The deal, worth US$1.6 billion dollars, will see the two companies establish a joint production facility in the United States where Mazda currently lacks a manufacturing presence. The new facility will provide 4000 jobs with a production capacity of up to 300,000 cars per year.
The factory, set to come online by 2021 will produce the Corolla for North America, while Mazda will build a newly-introduced crossover at the facility.
Toyota and Mazda will also jointly develop electric vehicle technologies, an area where both companies trail the likes of the Volkswagen Group. Specific details of the collaboration are yet to be announced but the deal focuses on technologies for the basic structure of electric vehicles, indicating a shared, flexible EV platform could be possible.
Currently Toyota’s Hybrid Synergy Drive system is used in conjunction with Mazda’s SkyActiv engine in the Japan-only Mazda3 Hybrid, sold under its domestic market Axela name.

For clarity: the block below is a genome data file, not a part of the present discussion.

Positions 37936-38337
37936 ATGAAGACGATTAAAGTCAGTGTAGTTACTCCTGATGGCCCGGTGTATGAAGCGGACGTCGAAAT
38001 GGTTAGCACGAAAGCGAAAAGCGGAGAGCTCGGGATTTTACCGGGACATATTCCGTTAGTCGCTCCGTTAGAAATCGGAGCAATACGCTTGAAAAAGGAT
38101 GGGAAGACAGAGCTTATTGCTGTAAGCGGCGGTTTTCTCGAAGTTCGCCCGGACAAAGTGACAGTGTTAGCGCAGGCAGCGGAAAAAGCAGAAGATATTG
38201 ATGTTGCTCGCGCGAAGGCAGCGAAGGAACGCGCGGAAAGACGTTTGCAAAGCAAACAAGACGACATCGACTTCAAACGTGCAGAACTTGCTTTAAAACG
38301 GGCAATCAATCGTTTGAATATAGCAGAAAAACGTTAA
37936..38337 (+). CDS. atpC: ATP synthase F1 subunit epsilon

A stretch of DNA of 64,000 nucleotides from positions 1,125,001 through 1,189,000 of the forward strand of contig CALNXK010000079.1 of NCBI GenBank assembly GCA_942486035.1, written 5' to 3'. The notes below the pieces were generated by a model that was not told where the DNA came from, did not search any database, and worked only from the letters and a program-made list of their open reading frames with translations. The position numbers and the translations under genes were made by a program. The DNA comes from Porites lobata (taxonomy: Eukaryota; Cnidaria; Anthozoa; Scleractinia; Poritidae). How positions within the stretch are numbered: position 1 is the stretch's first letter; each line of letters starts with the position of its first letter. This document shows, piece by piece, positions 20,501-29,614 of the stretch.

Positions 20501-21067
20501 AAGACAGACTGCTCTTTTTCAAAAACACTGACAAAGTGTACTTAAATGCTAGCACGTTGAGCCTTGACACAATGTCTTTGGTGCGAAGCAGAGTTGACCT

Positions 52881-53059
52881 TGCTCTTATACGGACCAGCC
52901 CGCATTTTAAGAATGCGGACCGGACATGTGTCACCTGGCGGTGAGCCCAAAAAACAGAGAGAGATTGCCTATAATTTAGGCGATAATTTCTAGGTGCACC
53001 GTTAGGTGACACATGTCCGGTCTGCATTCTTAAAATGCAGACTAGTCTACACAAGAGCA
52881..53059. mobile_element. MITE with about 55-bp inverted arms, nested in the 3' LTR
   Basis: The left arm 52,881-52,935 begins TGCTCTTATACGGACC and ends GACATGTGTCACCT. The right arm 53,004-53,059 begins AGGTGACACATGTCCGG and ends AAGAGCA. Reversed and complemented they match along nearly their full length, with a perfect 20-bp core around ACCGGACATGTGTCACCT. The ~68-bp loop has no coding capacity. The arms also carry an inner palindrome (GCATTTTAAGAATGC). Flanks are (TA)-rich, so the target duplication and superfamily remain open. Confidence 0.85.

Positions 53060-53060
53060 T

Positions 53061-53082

Advanced connectivity solutions will also form part of the program, with everything from multimedia infotainment platforms to vehicle-to-vehicle and vehicle-to-infrastructure communications systems will be aligned including an array of related safety systems.
“Nothing would please me more than if, through this alliance, we can help to energize the auto industry and create more car fans by bringing together two competitive spirits to spur each other on, leading to innovations and fostering talent and leaders.” Mazda CEO Masamichi Kogai said
The deal also includes a “capital alliance” that will see each firm buy a small share in the other with Toyota buying a 5.05 percent stake in Mazda and Mazda taking a 0.25 percent stake in Toyota.
As a final part of the plan, the two will also look at complementary product sharing, building on an existing agreement that sees the Mazda2 sedan sold as the Toyota Yaris iA (formerly the Scion iA, above) in the United States, although no future product sharing was hinted at, at this early stage.
“The greatest fruit of our partnership with Mazda is that we have found a new partner who truly loves cars," Toyota President Akio Toyoda said
“It has also sparked Toyota’s competitive spirit, increasing our sense of not wanting to be bested by Mazda. This is a partnership in which those who are passionate about cars will work together to make ever-better cars."
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